Taking Tennis Elbow Out Of Your Golf Swing

What does tennis elbow have to do with golf? Is it caused by a new-fangled golf swing that incorporates the tennis swing into the golf swing?

No, tennis elbow is a “catch-all” term, meaning pain or inflammation located on the outside of the elbow. More specifically, tennis elbow refers to the inflammation of the extensors muscles in the forearm that attach at the elbow joint.

In fact, injury to the outer elbow area is quite common in golfers. This pain is usually caused by forces which exceed the capabilities of the forearm muscles. Golfers can also experience a related condition, called golfer’s elbow. The difference is in the area of inflammation.

One possible cause may be your golf swing. Some types of golf swing flaws put excessive amount of tension on the outer elbow region. If you feel there is an error in your swing, check out the golf tips section of this golf instruction website for some well-needed assistance. You may also need help from your local PGA pro for proper club fitting and sizing (ie: type of shaft, grip width, length of shaft,etc.). Improper sizing of one’s clubs can increase the likelihood of elbow pain.

Another possible source of lateral (outside) elbow pain is muscle weakness. This is very evident when a golfer significantly increases the amount of ball striking in a session. This excessive amount of stress to the forearm muscles then leads to inflamation and pain in the elbow.

So what do I do?

First and foremost, with any type of acute inflammation, application of ice for 15 minutes every hour for the first 48 hours is recommended. Also use of non-steroidal anti-inflammatories. Always remember the old adage ” No pain-No gain” does not apply here! Perceiving muscle fatigue is O.K. but if the exercises cause a sharp pain or ache, stop immediately and see your physician.

Strengthen the forearm extensors muscles

Take a wide rubber band and place the nails of your thumb, index, third and fourth fingers against the rubber band. Now just spread your fingers apart. Try three sets of 20 repetitions with a minute rest in between sets.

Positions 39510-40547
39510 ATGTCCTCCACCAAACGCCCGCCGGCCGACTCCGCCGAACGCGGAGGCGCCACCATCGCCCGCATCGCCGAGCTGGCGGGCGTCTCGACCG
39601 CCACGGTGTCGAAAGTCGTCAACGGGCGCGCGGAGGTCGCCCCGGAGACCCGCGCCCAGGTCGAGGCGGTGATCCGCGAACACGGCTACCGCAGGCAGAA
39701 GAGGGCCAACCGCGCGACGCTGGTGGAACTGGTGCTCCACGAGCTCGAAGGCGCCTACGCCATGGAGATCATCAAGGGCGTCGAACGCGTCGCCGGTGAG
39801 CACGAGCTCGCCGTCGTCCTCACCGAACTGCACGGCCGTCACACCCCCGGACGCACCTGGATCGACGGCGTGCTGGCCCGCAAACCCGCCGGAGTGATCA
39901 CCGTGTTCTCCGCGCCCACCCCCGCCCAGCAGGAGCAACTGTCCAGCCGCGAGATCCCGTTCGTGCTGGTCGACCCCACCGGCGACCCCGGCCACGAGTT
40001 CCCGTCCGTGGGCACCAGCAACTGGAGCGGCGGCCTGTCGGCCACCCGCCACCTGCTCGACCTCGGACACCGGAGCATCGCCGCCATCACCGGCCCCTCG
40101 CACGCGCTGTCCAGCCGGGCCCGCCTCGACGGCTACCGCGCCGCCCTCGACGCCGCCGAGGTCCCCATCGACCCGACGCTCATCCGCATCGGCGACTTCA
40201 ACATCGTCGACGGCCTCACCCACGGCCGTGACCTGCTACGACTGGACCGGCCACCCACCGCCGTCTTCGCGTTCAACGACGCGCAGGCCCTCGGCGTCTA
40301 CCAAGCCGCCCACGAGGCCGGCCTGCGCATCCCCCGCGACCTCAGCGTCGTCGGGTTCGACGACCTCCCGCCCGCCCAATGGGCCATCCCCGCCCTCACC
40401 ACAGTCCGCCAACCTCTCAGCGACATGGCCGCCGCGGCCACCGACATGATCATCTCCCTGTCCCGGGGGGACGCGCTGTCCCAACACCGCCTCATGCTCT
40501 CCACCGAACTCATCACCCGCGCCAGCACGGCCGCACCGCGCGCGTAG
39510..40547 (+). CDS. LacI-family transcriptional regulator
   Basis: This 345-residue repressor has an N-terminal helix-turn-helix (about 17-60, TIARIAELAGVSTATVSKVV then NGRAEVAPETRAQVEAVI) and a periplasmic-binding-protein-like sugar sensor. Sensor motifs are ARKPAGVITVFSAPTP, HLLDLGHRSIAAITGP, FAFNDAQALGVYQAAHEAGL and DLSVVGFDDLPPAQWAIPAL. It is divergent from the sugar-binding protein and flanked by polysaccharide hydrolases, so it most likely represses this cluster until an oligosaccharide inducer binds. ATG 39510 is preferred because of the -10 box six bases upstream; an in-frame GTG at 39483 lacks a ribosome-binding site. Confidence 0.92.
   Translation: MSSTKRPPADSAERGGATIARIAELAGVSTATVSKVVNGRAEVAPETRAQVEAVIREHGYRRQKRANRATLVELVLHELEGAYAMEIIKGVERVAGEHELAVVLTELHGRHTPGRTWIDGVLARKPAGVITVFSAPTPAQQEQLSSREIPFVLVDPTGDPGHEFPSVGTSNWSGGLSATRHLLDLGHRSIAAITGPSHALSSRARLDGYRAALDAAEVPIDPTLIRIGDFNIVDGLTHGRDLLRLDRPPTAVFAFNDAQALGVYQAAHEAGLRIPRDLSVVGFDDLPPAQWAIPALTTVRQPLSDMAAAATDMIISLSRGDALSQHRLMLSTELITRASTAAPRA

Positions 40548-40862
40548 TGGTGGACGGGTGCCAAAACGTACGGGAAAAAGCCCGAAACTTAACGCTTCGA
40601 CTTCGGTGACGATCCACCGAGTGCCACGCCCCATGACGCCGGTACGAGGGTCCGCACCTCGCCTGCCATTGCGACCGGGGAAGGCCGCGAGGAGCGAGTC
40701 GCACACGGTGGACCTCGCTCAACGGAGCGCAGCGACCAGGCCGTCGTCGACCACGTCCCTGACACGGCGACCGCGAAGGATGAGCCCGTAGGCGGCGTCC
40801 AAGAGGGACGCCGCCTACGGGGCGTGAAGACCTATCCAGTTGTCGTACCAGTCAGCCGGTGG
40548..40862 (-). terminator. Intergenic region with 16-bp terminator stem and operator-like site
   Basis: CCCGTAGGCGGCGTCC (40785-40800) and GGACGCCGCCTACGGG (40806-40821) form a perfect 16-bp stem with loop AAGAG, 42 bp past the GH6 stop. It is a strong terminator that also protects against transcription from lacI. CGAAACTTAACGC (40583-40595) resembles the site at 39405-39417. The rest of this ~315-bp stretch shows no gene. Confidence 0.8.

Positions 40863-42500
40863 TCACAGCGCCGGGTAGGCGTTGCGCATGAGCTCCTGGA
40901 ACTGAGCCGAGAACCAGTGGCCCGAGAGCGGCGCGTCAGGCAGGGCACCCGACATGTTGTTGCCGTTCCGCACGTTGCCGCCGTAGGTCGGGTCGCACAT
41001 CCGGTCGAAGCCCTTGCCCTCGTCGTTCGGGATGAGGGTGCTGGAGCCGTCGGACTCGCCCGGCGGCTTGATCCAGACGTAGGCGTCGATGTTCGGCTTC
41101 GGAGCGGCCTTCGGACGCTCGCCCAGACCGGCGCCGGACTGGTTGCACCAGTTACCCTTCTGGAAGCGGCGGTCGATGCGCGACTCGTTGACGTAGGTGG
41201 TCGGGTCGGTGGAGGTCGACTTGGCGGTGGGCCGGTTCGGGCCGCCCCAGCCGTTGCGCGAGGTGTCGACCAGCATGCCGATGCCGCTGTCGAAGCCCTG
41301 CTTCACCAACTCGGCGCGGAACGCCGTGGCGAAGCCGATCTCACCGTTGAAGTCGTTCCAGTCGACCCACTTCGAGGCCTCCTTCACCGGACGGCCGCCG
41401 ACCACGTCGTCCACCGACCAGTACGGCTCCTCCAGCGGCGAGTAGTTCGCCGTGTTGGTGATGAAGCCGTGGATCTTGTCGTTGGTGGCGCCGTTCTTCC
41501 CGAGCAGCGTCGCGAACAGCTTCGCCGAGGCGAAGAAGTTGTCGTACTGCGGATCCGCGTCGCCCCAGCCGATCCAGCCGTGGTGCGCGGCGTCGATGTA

Extend your arms straight in front of you. Then quickly and fully open and close your hands for 30 seconds. Rest one minute and repeat this cycle two more times.

Start this exercise with both arms fully extended in front of you and then slowly raise your wrist up and down for 30 seconds. Rest one minute and repeat two more times.

Flexibility and Stretching

To perform this golf stretching exercise, place the back of your hand against a wall then slowly move toward the wall to cause a bend in your wrist. Then slowly rotate your body away from your hand and gently bend your head away sideways until you feel a gentle stretch in the top of your forearm and/or left neck muscles. Hold for 15 seconds and remember not to bounce while stretching. Note: If you have previous neck problems, check with your doctor first before attempting. Also if you experience sharp pain or unremitting pain while stretching, stop immediately and see your physician.

Even if you are not experiencing tennis elbow while playing golf, practice these exercises and tips. Not only will it prevent tennis elbow, but it will also improve your golf game!

The information provided on Health Search Online is for educational purposes only and is not a substitute for medical advice, diagnosis or treatment.